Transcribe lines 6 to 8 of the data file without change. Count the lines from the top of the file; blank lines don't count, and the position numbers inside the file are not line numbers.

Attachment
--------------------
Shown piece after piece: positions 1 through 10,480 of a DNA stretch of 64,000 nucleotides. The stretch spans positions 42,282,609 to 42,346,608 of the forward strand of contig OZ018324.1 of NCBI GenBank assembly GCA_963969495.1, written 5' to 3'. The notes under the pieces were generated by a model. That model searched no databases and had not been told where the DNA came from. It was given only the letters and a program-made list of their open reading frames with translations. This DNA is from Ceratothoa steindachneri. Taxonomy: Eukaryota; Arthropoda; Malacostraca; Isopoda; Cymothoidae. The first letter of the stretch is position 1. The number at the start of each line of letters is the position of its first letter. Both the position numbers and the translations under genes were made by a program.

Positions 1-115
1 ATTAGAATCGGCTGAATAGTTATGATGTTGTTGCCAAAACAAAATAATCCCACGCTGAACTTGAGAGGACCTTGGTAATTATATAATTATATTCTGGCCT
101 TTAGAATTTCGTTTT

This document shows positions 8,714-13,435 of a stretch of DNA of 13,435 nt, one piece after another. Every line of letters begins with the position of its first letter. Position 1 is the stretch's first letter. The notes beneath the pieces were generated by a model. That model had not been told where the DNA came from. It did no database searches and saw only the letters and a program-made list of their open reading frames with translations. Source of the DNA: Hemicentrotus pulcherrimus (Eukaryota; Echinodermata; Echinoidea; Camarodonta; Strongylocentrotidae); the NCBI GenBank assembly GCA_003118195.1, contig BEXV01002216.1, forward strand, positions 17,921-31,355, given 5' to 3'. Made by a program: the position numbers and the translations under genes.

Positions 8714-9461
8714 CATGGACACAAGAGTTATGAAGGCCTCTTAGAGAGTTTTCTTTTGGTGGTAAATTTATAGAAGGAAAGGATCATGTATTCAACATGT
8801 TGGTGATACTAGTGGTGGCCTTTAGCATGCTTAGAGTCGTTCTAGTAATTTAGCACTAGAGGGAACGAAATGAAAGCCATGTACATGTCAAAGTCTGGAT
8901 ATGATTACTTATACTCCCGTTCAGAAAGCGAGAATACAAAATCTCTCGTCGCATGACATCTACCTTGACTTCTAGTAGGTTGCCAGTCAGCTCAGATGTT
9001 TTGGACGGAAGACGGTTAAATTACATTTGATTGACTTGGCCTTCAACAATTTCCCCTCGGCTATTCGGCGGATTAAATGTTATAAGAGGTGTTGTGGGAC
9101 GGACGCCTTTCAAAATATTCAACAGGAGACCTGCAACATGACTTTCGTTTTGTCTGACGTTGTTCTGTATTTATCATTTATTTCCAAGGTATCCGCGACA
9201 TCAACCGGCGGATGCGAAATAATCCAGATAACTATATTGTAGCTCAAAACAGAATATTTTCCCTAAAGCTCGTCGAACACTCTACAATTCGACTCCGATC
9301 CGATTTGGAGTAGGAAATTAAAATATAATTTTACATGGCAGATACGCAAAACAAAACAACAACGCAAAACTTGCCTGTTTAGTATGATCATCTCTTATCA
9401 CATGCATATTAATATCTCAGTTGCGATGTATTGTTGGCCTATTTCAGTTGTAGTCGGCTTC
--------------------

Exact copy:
Positions 8714-9461
8714 CATGGACACAAGAGTTATGAAGGCCTCTTAGAGAGTTTTCTTTTGGTGGTAAATTTATAGAAGGAAAGGATCATGTATTCAACATGT
8801 TGGTGATACTAGTGGTGGCCTTTAGCATGCTTAGAGTCGTTCTAGTAATTTAGCACTAGAGGGAACGAAATGAAAGCCATGTACATGTCAAAGTCTGGAT